"[A] jury should decide whether it was reasonable for defendant to have expected that anyone would walk over that area of the lot at 4:30 A.M. and, if so, whether defendant should have either corrected or reasonably warned of the condition."[13]

In the instant case, the majority, like the trial court in Cella, has drawn the factual conclusion that Woods' injuries were substantially caused by the extreme speed of the chase. However, as in Cella, this Court is "hampered ... by the lack of a detailed record."14


The origin of the fireman's rule was traced by this Court in Kreski to an 1892 decision of the Illinois Supreme Court.15 The Illinois court ruled that a fireman cannot recover for a failure of a person in possession of premises to keep the premises in safe repair because a fireman was a mere licensee and not an invitee.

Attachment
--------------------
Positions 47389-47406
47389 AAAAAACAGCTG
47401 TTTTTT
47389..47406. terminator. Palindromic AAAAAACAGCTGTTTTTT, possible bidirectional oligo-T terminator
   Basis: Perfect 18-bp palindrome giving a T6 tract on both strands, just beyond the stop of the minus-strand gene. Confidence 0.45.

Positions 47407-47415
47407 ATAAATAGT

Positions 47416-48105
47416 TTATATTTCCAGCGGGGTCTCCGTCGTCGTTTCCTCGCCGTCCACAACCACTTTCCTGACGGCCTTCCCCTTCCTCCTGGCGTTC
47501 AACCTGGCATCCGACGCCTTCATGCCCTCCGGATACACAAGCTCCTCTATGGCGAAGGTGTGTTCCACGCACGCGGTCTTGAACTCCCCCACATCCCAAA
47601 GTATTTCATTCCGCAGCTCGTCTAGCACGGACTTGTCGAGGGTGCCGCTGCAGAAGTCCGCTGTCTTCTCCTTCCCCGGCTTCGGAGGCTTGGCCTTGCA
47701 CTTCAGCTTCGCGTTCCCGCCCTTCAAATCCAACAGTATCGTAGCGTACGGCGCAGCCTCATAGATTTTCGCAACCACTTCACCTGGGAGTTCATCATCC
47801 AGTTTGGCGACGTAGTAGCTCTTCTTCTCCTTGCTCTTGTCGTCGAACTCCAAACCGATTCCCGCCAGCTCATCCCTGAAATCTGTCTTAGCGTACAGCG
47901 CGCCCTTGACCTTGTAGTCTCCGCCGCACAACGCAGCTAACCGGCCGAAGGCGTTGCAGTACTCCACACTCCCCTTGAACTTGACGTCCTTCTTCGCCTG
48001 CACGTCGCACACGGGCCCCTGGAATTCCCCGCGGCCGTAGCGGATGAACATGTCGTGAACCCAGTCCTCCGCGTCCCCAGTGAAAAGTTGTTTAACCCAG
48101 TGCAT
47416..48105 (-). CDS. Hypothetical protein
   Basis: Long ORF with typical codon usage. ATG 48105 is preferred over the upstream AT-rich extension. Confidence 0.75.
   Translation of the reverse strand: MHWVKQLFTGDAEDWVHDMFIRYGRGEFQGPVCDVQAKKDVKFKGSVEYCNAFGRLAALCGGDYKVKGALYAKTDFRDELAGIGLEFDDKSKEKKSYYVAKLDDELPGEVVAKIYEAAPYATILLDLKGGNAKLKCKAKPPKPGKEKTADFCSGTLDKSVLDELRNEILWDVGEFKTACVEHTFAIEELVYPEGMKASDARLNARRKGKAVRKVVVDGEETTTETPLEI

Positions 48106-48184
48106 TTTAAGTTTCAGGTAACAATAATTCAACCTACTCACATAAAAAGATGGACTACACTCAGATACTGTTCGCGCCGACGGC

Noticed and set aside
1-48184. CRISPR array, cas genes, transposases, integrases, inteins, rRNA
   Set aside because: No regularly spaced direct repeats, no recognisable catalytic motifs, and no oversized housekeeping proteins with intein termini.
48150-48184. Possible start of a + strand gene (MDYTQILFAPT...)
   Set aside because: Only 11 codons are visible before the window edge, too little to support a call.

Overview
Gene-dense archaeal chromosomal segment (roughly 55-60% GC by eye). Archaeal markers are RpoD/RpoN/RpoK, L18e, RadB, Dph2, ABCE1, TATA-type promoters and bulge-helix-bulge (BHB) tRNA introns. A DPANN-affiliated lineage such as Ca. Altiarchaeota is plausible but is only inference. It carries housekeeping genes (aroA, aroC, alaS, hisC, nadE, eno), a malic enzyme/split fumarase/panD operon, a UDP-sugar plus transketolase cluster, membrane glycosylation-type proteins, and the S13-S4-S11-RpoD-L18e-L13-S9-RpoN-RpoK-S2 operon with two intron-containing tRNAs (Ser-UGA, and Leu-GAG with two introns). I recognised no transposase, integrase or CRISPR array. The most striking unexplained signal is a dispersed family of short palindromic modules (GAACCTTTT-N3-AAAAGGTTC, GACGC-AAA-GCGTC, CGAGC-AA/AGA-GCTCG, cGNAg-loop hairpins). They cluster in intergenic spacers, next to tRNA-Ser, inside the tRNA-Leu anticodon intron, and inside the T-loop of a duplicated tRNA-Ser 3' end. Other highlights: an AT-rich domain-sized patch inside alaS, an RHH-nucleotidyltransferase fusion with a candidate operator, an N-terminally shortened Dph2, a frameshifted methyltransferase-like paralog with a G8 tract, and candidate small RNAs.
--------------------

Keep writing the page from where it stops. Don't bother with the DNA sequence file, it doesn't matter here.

The factual situations in the two cases consolidated on appeal and dealt with in the Kreski opinion illustrate the classic applications of the fireman's rule: A fire fighter may not recover against the owner on the theory that the owner's negligence was responsible for the fire that brought the fire fighter to the premises or increased the hazard once he had arrived, nor may a fire fighter recover against the owner on the theory that the owner failed to keep the premises in safe repair. In later cases, the fireman's rule was extended to bar actions by police officers.